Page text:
Most of the fabric outlets that remain sell either fleece, piecing cottons, bridal and evening fabrics, home dec or really cheap and ugly stuff. There are very few outlets, of any kind, where one can go in and purchase a reasonable length of nice fabric to sew an everyday garment.
Pick up a printed sewing pattern and refer to the suggested fabrics to sew that garment. Then, take a look at Joann, Hancocks, or GStreet and just try and find one of those fabrics. You WILL be very disappointed.
If you can find anything suitable, the price may be so high that you reconsider.
The past week I purchased an 8 yard length black linen from Joanns. If it were not for the fact that I really want a new pair of pants and a designer dress, I would have just walked away. Even with a 60% coupon, it still cost me all of $50 just for the fabric. Linen is about the only real fabric that you might find in a fabric store anymore. That is why I wear so much linen.
GStreet used to be great place to shop. Some years ago they started shrinking and the selection for everyday fabric got so scarce that I rarely go there anymore. Most seems to be high end that I have no use for. Their flat fold table used to be a virtual goldmine and a sewing delight! I would spend hours there and never leave empty handed. Then, it changed. I very rarely ever go there anymore. I used to meet the most interesting and varied people there. Sad, so sad. I used to tingle with delight when I was on my way to GStreet. And, I used to lay my fabrics out on the front seat of the car so that I could fondle them at every stop. No more---gone, all gone.
Also, I have to take exception to the calling of all things that are made by an individual as being "crafts". I enjoy the needlearts. They are "arts", not "crafts". Joanns is full of "crafts" that use glitter, glue, resins, paper, paints, etc. Those are crafts. When one wields an embroidery needle, a tatting shuttle, a pair of circulars or taliors a garment, that is NOT craft. There is a very old and time honored art being practiced. They all have ancient origins, have influenced and recorded history, and are well represented in the halls of museums. Scrapbooking, on the other hand, is just a way of keeping bits of stuff and decorative fluff.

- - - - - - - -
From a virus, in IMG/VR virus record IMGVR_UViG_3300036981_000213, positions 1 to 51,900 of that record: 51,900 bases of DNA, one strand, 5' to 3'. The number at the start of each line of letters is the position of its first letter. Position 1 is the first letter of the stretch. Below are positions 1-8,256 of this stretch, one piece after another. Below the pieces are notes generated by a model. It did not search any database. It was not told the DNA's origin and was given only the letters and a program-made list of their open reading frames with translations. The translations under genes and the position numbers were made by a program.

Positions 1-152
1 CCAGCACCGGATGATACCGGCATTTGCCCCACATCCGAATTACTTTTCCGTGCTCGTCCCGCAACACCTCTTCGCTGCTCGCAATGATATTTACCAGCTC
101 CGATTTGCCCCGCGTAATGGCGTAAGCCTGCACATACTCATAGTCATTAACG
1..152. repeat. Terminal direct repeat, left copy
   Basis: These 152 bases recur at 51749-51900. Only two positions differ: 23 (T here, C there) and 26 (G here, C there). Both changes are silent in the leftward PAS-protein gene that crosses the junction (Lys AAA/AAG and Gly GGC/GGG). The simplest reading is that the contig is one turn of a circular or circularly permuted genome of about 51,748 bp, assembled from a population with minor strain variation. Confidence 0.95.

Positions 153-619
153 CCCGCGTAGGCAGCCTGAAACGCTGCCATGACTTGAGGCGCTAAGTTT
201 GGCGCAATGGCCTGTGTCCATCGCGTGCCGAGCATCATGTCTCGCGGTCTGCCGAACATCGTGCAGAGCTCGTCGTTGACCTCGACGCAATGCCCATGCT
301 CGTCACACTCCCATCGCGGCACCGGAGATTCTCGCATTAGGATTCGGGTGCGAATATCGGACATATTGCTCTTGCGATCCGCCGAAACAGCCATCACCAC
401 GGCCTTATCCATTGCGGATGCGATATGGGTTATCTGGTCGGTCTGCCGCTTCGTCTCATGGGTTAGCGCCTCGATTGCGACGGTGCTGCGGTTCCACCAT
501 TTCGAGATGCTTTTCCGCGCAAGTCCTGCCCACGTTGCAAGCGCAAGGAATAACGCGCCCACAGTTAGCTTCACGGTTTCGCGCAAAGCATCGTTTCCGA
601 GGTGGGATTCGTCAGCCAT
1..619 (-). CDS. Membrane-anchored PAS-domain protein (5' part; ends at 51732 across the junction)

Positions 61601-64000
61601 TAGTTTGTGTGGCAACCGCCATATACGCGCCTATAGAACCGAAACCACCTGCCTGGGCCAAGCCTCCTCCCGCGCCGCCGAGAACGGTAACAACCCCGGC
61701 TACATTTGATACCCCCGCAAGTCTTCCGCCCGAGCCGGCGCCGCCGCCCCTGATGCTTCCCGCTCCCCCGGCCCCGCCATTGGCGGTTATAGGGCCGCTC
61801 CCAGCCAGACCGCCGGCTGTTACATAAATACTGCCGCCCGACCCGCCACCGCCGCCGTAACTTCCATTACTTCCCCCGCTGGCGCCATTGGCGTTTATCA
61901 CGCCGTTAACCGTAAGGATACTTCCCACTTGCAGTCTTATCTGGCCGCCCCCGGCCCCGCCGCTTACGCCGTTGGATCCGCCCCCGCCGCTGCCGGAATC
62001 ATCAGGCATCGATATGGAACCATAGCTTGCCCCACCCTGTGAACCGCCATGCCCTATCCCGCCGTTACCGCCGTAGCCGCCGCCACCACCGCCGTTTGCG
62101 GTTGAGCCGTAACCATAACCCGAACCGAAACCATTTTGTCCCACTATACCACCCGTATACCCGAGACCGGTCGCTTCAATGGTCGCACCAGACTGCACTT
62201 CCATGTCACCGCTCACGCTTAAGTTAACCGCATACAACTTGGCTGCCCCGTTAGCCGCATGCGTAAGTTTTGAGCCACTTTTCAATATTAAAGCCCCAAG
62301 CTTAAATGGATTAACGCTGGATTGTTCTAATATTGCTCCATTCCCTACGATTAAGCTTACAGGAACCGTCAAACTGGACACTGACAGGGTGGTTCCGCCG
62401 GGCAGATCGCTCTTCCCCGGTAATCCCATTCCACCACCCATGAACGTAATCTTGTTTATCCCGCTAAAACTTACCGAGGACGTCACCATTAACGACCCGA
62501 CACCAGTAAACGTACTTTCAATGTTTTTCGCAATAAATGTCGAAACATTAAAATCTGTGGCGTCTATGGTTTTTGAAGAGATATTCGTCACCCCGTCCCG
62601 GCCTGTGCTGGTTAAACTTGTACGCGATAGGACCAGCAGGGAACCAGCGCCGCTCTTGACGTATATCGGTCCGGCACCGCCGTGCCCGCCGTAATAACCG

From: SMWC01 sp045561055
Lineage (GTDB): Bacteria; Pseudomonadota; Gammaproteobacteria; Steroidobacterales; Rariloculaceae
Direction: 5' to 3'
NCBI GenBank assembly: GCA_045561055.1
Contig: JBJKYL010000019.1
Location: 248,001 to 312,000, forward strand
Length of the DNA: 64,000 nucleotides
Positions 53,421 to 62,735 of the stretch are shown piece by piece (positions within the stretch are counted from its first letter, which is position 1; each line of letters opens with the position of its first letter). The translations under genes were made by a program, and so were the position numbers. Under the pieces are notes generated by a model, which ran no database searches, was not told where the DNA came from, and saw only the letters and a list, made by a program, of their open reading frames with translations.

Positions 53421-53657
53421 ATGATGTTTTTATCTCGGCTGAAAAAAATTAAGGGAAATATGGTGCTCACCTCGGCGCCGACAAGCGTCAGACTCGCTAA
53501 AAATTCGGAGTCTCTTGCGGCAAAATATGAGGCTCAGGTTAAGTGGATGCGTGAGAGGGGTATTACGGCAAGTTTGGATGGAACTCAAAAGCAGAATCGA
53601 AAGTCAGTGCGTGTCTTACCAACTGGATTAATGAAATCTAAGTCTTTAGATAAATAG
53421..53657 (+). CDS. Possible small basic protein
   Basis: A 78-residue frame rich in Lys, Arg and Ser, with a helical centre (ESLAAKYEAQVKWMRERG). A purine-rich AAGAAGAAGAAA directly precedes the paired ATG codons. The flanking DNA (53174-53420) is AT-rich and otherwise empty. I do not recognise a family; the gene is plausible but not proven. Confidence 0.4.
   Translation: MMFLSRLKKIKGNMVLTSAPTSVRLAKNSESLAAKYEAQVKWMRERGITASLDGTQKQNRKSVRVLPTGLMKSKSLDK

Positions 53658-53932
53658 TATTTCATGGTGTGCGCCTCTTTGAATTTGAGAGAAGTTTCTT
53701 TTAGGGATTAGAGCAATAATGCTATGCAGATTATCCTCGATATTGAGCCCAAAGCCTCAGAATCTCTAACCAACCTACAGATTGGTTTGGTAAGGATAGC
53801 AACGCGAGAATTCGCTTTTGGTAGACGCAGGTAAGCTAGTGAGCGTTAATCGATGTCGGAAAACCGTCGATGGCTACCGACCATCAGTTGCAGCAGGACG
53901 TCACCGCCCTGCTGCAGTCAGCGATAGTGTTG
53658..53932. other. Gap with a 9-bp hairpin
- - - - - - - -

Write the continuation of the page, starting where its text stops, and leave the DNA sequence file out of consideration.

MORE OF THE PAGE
Phi's Discount Fabric on University Blvd. E. in Silver Spring is relatively accessible by car from Columbia Heights/Petworth as well as some areas of northeast DC. I'm a fairly serious dressmaker, and Phi's has a good selection (for the DC area) with both commercial grade and couture options, and fantastic prices.The owner also knows what she's doing, and has offered some useful tips on how to manage certain fabrics. She'll order what she doesn't have in stock, and she gave me a discount when I needed 20 yards of silk. (The people at JoAnn's and other chain stores can't even tell the difference between silk and rayon, and I doubt they'd know what to do with a sewing machine if they saw one.)
I have a lot of material that belonged to my grandmother, great seamstress, and my mother. My mother passed away recently and I'm seeking some place to donate this material. Does your organization accept such donations.
Donald L. Williams
202-607-6247
202-529-0733

Thank You!!!
There is a gem of a fabric store on Silver Hill Road, in Suitland MD. The store is Paradise Fabrics and is located at 4819 Silver Hill Rd, Suitland, MD 20746 Phone:(301) 568-5599 The store is packed to the hilt with a wonderful selection of fabric of all kinds and at great prices. You will not be disappointed.

Leave a Comment

Note: HTML tags are not allowed in comments.
Comments Shown. Turn Comments Off.
...